Children’s Day: Saraki, CSOs Canvass Domestication Of Child Rights’ Law In States

By Henry Umoru


As Nigerian Children mark this year’s Children’s day today, Senate President, Bukola Saraki and a group of Civil Society Organization  (CSOs) yesterday called on all the states of the Federation to immediately begin the process of complete  domestication and strict implementation of the Child Rights Act (CRA).

This consensus was reached at a roundtable on “Advancing the Rights of the Nigerian Child” organized by the Office of the Senate President in commemoration of the 2017 Children’s Day celebration in Abuja.

Personalities and CSOs that participated in the roundtable discussion included  the Speaker of the Bauchi State House of Assembly, Alhaji Kauwa Damina, representatives of the European Union (EU), The Malala Foundation,  United Nations Children’s Fund (UNICEF), National Council of Women Societies (NCWS), Youths of Africa, National Democratic Institute (NDI), Civil Society Legislative and Advocacy Centre (CISLAC), and a cross section of teachers, students and pupils from primary and secondary schools in Abuja.

On his part, Senate President Saraki who particularly wished Nigerian children a happy celebration, said that the event was meant to celebrate the resilience and perseverance of Nigerian children in overcoming the many obstacles of childhood, adding, “With this in mind, we celebrate the recent release of the 82 Chibok girls and take time to make constructive and critical evaluation of our commitment to the next generation.”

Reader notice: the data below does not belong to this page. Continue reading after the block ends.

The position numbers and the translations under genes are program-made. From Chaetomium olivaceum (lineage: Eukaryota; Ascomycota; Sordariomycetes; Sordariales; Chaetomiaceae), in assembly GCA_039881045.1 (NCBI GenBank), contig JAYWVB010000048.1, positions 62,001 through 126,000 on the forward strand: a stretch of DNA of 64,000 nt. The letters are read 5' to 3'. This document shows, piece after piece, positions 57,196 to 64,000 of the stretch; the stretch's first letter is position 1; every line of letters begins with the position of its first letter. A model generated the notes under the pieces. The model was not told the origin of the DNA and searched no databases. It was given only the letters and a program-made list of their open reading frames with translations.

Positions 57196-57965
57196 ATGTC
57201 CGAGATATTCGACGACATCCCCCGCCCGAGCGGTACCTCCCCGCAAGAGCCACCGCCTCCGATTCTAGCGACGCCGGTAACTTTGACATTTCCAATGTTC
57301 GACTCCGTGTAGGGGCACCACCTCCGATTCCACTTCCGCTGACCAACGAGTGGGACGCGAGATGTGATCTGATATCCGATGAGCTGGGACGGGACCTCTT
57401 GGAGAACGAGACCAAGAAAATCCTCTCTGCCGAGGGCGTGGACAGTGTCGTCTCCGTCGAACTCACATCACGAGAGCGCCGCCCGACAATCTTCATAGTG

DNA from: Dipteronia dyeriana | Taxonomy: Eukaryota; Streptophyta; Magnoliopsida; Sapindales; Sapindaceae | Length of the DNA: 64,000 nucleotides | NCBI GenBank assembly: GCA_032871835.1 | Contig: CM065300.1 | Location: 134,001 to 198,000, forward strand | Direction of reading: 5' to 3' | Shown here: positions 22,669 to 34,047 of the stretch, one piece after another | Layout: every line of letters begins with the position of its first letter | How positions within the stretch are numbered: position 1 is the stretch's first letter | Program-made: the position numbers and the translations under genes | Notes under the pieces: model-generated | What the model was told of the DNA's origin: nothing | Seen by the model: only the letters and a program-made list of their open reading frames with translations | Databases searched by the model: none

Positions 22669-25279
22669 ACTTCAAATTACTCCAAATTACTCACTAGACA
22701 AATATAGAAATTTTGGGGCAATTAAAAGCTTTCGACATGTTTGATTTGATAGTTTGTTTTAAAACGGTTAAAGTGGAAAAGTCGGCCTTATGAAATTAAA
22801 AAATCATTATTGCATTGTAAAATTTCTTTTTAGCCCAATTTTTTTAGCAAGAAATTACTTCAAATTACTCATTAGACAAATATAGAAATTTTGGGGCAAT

Saraki who lamented that out of every five children, two currently live in poverty, while millions were in poor housing, crowded rooms, squalid conditions, on streets and affected by communal conflicts and insurgency.

He said, “This type of beginning can hold a child back for the rest of his or her life. At just 22 months, a poor child’s skills already trail behind those of better-off toddlers. At age five, that poor child, even if he or she is very bright, will have been overtaken at school by a less talented but more privileged class mate. “Releasing these children from that trap, unleashing their potentials is critical if we are to create a society that is truly fair.

A starting point is to review what protection our laws offer this demographic vulnerability.” The Senate President stated that the existing laws which offer special protection to children and other vulnerable groups in the country include the Violence Against Persons Prohibition Act, (VAPP Act, 2015) and the Child Rights Act (2003), adding, “These laws contain specific provisions to protect the Nigerian child.

In order for our objective to be realized, much more needs to be done at all levels of State governance, but particularly at the local level, through meaningful cooperation and collaboration of all actors involved in the field of protecting children.   “The need remains to establish well-functioning Child Protection Units, provide quality social services for child protection and empower families in need.

“The domestication of the Child Rights Act has been concluded in 24 States. Other States are examining it to see how it relates to local sensitivities and values, and thereby make the law more relevant and effective.

It is my hope that the scrutiny of the Act will enhance its inclusiveness and the comprehensive protection and the Nigerian child. According to him, domestication and strict implementation of CRA and VAPP are critical for success in the battle to raise a future generation of national torch bearers.


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